Cesaretti’s experience underscores the importance of not just having a site with the information patients need for decision-making, but also having one that ranks highly in search results for your specialty. He and his partners frequently refresh their site’s content and post articles elsewhere online to bring traffic back.

Chang agrees, noting that aesthetics are just one component of a good site. “It’s one thing to make a site that looks nice; it’s another to make a site that looks nice that people can actually find.” He advises colleagues to spend a bit more to get a site that has been designed to rank well for search terms related to your practice. “Everyone wants a site for $300, but when you invest $3,000, you’re paying for expertise behind the design to get the site found.”

The process of making your site rank well on Google and other search engines, known as search engine optimization (SEO), depends heavily on how well your site content meshes with search terms patients use to find your specialty in your area. Regularly updating your site with high-quality content helps ensure your search engine rankings remain high.

Creating at least some original content (for example, by adding a blog to your site) is the best way to ensure the content is personalized and high quality. Says Cesaretti, “Marketing groups write content for practices, but Google has gotten better at discerning which posts are ‘vanilla’ marketing. If it’s genuine content by a real, local doctor, it will show up higher.”

In a large organization, you may not have a separate website for your practice, but you’ll usually have a page or even a multi-page profile on your employer’s main site. Often, there are opportunities to add personal touches that will help you express your care philosophy and connect with prospective patients. At Greenville Hospital System, for example, each physician’s website profile includes several pages with background information, a picture, and an introductory video that is also posted on YouTube.

Related: Medicine 3.0 ow.ly/hgZPg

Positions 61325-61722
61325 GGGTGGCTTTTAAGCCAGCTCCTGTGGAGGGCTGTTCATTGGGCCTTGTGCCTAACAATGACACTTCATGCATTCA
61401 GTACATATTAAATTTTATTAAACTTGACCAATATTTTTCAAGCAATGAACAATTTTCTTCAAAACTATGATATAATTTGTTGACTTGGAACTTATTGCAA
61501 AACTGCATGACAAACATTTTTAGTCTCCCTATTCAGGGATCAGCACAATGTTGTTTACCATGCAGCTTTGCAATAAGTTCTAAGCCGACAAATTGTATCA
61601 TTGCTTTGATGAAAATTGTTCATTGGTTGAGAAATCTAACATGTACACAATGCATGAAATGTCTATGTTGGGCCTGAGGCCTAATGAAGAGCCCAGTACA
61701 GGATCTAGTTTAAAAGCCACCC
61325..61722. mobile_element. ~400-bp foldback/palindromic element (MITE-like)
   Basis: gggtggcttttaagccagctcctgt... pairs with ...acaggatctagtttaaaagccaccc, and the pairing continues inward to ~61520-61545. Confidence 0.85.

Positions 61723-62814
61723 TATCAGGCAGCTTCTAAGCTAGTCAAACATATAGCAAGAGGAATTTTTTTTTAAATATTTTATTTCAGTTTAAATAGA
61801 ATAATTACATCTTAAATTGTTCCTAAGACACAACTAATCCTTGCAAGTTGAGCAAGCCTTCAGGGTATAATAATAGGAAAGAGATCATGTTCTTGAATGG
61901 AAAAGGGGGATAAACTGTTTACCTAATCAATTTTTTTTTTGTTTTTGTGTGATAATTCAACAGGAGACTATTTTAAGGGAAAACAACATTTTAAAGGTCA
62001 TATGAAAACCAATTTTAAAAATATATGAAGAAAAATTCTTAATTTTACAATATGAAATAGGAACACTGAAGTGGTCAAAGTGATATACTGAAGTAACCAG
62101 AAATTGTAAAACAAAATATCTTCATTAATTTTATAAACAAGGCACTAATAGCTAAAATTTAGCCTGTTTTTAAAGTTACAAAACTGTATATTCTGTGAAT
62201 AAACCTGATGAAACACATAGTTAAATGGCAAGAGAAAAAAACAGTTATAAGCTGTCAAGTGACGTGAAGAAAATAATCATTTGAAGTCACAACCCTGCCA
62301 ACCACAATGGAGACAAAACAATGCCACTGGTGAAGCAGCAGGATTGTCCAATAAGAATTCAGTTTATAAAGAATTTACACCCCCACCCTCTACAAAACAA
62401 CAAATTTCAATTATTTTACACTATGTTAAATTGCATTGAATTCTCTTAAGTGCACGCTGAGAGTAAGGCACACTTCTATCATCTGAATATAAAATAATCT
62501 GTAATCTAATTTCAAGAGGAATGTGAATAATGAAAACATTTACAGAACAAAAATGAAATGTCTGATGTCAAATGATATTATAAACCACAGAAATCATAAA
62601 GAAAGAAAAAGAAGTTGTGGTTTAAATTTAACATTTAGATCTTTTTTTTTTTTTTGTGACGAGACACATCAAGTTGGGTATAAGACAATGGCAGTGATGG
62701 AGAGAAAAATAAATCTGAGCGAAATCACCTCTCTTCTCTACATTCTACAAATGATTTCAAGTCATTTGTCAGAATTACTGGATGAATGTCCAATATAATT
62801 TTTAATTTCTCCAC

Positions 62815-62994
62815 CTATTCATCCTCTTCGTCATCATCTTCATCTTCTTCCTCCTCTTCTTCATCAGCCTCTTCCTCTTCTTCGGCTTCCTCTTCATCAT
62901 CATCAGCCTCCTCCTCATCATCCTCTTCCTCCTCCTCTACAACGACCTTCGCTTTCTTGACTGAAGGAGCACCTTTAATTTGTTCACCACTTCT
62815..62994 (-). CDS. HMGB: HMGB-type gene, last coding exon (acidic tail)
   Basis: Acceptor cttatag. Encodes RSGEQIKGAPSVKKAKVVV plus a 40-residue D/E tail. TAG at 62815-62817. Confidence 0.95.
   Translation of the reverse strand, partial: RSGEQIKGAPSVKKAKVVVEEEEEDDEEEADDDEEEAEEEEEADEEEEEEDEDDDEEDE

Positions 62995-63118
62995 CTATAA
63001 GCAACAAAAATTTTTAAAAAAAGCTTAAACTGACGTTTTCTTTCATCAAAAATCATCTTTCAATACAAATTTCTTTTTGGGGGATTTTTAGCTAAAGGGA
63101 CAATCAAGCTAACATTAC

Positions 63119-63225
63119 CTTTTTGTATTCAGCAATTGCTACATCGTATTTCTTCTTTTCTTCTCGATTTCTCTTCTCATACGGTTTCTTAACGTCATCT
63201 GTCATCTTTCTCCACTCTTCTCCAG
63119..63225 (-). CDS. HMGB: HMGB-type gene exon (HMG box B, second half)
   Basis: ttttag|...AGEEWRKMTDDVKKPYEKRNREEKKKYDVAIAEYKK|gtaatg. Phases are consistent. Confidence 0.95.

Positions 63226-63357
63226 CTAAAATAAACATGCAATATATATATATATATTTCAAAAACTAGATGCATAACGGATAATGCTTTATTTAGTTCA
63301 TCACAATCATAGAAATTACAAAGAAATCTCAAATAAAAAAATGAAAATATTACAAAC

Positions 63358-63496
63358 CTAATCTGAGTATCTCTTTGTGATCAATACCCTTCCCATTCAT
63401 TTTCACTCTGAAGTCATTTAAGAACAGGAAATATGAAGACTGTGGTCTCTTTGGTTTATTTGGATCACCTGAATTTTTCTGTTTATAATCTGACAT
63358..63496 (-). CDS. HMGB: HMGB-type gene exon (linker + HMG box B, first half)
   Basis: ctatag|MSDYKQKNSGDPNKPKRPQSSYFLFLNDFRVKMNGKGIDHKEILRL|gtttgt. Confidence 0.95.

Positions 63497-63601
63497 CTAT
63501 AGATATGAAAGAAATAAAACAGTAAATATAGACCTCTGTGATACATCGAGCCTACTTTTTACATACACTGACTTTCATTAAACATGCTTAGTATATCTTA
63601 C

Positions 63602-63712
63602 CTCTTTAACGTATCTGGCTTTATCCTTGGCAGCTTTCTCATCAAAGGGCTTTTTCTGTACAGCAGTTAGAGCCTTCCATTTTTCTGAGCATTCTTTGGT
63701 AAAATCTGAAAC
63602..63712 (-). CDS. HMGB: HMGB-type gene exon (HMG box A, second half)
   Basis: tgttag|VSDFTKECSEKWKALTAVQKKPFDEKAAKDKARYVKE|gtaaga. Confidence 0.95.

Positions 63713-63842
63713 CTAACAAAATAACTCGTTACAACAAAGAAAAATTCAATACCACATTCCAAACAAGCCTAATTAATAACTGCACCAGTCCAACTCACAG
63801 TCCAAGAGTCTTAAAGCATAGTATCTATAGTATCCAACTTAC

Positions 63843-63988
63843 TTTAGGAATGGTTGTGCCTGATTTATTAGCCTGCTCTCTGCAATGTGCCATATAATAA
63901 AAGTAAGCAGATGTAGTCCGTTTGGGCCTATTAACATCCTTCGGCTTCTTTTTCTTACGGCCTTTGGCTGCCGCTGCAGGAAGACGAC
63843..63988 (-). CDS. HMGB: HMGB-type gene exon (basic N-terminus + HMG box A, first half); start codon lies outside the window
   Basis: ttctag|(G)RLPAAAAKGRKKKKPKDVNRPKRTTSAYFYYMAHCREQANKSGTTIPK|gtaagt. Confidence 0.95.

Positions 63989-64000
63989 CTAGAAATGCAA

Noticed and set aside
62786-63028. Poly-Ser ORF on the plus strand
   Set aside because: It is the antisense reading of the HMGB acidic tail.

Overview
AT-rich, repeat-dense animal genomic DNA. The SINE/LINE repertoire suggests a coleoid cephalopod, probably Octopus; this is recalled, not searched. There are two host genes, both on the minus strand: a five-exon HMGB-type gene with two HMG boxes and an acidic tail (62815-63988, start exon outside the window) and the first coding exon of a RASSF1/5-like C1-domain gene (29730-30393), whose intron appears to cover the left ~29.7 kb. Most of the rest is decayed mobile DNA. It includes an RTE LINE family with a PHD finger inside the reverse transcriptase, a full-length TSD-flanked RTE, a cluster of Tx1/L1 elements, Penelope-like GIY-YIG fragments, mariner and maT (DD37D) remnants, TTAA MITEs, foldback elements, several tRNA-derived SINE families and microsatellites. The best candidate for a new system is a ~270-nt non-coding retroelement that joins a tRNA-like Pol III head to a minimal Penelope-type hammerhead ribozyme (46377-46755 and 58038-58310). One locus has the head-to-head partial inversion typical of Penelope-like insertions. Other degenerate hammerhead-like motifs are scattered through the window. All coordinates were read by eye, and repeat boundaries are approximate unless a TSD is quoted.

Embrace directories and ratings sites

When patients search on a specialty in a state or city, it’s not unusual for the top results not to be physician sites at all. Listings from Google Places and the biggest physician directory and rating sites (Healthgrades, Vitals) often appear in search results higher even than the major health systems and payers in the area. But because these directories rely on public databases that may not have current data, it’s not unusual for a physician’s information to be incorrect, causing hassles for patients that rely on the data and undermining physician marketing efforts.

Fortunately, these directories make it easy for physicians to claim their listings and correct erroneous contact information and other problems. Claiming and updating your directory listings also allows you to spiff up your listing with a photo and even add a link back to your web page (an excellent SEO boost). And claiming and updating your directory listings is free, so it’s something every physician should do.

Another advantage of claiming your listings: many of the sites will use your registration information to notify you if patients have added new ratings or comments. For those that don’t—and to monitor what’s posted about you elsewhere on the web—sign up for the free Google Alerts service, which tracks keywords you select and alerts you via email when related postings appear.